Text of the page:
The Netherlands announced on Monday that adoptions from abroad are being suspended after a report found the government has been "too passive" when confronted with allegations of abuses in the adoption procedures.
An independent committee, tasked in 2018 to investigate, found that in the cases it reviewed "various types of abuses occurred structurally".
These include "forgery of documents, child trafficking, fraud and corruption" as well as "unethical acts such as giving up children under false pretences or under moral pressure".
The committee — which looked at adoptions from 1967-1998 from Bangladesh, Brazil, Colombia, Indonesia and Sri Lanka — found that in certain cases the government was aware of the abuses but did not intervene effectively and concluded that the "system contains inherent vulnerabilities".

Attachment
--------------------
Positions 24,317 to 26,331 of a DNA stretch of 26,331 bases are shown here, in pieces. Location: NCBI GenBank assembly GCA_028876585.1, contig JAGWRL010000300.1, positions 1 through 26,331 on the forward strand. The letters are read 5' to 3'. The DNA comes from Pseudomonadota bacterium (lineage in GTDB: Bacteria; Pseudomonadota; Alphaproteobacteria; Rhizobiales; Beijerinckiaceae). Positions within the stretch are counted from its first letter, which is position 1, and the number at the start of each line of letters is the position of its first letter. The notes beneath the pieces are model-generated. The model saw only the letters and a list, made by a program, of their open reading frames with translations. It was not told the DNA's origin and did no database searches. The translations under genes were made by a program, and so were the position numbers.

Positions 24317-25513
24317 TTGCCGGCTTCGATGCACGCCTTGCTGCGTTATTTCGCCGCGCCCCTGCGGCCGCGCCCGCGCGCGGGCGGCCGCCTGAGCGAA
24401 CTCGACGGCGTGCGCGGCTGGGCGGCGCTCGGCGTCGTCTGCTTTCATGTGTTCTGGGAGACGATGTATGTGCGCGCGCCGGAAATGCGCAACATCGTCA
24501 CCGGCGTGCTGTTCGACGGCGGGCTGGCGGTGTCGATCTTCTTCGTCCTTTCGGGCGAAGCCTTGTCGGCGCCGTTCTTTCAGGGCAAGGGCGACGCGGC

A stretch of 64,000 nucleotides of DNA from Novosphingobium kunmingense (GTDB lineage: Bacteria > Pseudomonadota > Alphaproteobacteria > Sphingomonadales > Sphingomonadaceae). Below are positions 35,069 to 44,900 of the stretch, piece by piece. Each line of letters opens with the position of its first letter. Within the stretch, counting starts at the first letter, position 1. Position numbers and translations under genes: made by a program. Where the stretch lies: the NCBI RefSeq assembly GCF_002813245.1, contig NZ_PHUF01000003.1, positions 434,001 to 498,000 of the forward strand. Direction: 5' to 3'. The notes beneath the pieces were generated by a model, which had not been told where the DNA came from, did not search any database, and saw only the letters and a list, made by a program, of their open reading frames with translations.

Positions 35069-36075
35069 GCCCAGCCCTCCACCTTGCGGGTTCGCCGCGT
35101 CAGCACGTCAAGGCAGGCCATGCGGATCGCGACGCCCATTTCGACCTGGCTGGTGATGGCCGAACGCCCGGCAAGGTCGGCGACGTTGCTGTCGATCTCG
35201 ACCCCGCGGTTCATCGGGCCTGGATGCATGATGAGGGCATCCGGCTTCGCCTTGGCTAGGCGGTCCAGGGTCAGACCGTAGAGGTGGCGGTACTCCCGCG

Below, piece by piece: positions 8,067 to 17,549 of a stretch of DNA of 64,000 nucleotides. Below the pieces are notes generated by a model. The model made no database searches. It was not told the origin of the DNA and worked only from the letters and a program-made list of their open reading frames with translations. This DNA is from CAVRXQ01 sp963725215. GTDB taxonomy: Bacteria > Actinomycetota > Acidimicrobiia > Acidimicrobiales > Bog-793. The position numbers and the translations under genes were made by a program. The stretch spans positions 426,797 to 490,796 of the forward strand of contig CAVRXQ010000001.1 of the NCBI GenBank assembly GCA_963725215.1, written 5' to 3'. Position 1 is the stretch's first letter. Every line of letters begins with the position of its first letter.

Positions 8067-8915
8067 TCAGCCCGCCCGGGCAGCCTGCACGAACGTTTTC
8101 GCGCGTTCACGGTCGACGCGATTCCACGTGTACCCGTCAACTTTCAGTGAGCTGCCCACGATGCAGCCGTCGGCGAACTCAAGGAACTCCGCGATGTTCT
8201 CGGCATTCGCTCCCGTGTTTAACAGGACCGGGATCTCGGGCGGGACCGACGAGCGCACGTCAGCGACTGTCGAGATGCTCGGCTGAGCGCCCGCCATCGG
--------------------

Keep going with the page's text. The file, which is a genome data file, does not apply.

Minister for Legal Protection Sander Dekker said in a statement that "it is painful to conclude that the government has not done what was expected of it.
"The government should have taken a more active role in intervening in cases where there were abuses."
The government has suspended all new adoption procedures although those already underway will be allowed to proceed.
It also said it needs to "restore its damaged relationship with adoptees, adoptive parents, birth parents and families" with a national expertise centre to be set up to support adopted people in seeking their birth families.